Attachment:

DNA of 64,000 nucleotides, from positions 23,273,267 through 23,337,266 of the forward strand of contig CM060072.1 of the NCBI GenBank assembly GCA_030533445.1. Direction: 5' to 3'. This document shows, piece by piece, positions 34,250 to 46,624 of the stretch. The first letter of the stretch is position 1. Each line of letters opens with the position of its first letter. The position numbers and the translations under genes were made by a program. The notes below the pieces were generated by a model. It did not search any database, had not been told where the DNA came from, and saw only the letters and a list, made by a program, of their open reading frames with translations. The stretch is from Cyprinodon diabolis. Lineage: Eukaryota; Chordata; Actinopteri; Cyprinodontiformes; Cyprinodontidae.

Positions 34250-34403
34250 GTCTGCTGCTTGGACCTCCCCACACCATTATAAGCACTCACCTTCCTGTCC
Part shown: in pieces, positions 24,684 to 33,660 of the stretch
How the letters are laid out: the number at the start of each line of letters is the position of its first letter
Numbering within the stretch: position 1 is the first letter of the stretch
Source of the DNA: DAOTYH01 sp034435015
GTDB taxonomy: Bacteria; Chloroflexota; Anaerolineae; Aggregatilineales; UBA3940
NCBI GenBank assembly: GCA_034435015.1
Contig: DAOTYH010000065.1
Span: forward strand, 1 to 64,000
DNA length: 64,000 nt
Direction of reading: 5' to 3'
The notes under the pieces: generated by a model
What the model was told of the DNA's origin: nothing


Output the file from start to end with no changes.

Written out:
DNA of 64,000 nucleotides, from positions 23,273,267 through 23,337,266 of the forward strand of contig CM060072.1 of the NCBI GenBank assembly GCA_030533445.1. Direction: 5' to 3'. This document shows, piece by piece, positions 34,250 to 46,624 of the stretch. The first letter of the stretch is position 1. Each line of letters opens with the position of its first letter. The position numbers and the translations under genes were made by a program. The notes below the pieces were generated by a model. It did not search any database, had not been told where the DNA came from, and saw only the letters and a list, made by a program, of their open reading frames with translations. The stretch is from Cyprinodon diabolis. Lineage: Eukaryota; Chordata; Actinopteri; Cyprinodontiformes; Cyprinodontidae.

Positions 34250-34403
34250 GTCTGCTGCTTGGACCTCCCCACACCATTATAAGCACTCACCTTCCTGTCC
Part shown: in pieces, positions 24,684 to 33,660 of the stretch
How the letters are laid out: the number at the start of each line of letters is the position of its first letter
Numbering within the stretch: position 1 is the first letter of the stretch
Source of the DNA: DAOTYH01 sp034435015
GTDB taxonomy: Bacteria; Chloroflexota; Anaerolineae; Aggregatilineales; UBA3940
NCBI GenBank assembly: GCA_034435015.1
Contig: DAOTYH010000065.1
Span: forward strand, 1 to 64,000
DNA length: 64,000 nt
Direction of reading: 5' to 3'
The notes under the pieces: generated by a model
What the model was told of the DNA's origin: nothing